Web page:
Lion's Tooth

Below are a few images of my submission for the event, a freestanding sculpture made from paper, glue, turf, glitter, and sand. The shape of the sculpture recalls both an explosion and a geometric interpretation of a dandelion flower. The title, Lion's Tooth, comes from the French name for this common weed, dent de lion.

Click on the image above to see detail shots. 

"A Living Art" on Arteidolia

Added on by Jacquelyn Gleisner.

"The title 'realist' has been imposed upon me… Titles have never given a just idea of things; were it otherwise, the work would be superfluous… I have studied the art of the moderns, avoiding any preconceived system and without prejudice. I have no more wanted to imitate the former than to copy the latter; nor have I thought of achieving the idle aim of “art for art’s sake.” No! I have simply wanted to draw from a thorough knowledge of tradition the reasoned and free sense of my own individuality… To be able to translate the customs, ideas, and appearances of my time as I see them—in a word, to create a living art—this has been my aim."  - Gustave Courbet, 1855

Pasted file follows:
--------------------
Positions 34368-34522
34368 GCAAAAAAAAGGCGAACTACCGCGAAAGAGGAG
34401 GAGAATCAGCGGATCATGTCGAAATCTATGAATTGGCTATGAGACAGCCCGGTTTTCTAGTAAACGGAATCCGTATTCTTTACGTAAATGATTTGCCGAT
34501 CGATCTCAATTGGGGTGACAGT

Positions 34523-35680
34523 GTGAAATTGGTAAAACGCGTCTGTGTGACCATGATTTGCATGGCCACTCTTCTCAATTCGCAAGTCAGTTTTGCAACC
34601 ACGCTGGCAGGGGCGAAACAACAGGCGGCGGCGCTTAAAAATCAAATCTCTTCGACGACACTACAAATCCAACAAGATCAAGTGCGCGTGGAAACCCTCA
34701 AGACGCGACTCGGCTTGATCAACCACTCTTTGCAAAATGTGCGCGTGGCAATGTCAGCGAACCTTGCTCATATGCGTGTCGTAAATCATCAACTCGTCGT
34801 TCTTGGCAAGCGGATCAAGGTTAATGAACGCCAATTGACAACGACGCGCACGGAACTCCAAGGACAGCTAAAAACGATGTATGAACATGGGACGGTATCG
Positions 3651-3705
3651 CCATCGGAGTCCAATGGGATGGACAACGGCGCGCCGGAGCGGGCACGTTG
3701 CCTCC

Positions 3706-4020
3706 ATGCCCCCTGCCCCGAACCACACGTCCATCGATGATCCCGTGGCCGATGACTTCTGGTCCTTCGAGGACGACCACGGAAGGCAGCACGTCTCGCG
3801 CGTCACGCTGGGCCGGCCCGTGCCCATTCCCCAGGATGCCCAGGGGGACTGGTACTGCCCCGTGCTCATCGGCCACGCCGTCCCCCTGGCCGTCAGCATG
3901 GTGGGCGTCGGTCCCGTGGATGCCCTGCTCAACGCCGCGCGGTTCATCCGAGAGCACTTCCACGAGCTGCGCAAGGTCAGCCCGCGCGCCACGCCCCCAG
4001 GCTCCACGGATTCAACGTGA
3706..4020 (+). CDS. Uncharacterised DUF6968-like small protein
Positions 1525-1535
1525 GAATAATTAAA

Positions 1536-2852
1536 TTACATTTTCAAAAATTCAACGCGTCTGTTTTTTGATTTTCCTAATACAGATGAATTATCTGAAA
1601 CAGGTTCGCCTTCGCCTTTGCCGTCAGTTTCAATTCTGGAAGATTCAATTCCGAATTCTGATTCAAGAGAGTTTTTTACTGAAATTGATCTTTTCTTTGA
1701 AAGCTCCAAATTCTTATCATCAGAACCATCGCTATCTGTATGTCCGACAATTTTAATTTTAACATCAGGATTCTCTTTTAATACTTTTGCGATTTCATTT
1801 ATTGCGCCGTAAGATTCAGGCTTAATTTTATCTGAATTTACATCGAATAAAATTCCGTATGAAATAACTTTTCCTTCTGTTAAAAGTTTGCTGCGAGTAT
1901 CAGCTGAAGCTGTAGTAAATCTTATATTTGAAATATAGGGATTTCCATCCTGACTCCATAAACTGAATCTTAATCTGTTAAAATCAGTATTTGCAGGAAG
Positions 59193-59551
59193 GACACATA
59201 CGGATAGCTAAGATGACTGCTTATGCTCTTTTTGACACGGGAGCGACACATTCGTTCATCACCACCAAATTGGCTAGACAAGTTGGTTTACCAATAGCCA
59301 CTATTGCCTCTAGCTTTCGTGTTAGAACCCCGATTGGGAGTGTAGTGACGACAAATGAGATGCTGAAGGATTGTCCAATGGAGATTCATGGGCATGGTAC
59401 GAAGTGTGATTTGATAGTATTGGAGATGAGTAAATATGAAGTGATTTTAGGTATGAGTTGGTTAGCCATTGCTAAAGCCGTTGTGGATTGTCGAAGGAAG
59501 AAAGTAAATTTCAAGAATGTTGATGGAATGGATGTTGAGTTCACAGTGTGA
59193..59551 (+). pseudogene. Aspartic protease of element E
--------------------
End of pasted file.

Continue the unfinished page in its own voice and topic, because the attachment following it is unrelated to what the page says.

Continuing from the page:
The First Artist's Manifesto

I became interested in Courbet when I started searching for examples of writings by artists last fall. The quote above is from a statement that the artist wrote after two of his paintings were rejected from the Salon in 1855. Art historians have named this piece of provocative writing the first artist's manifesto, a style of straightforward writing often used by artists to codify their ideas to their critics. 

Read more about the French Realist painter Gustave Courbet and his forceful writing in my short essay on Arteidolia.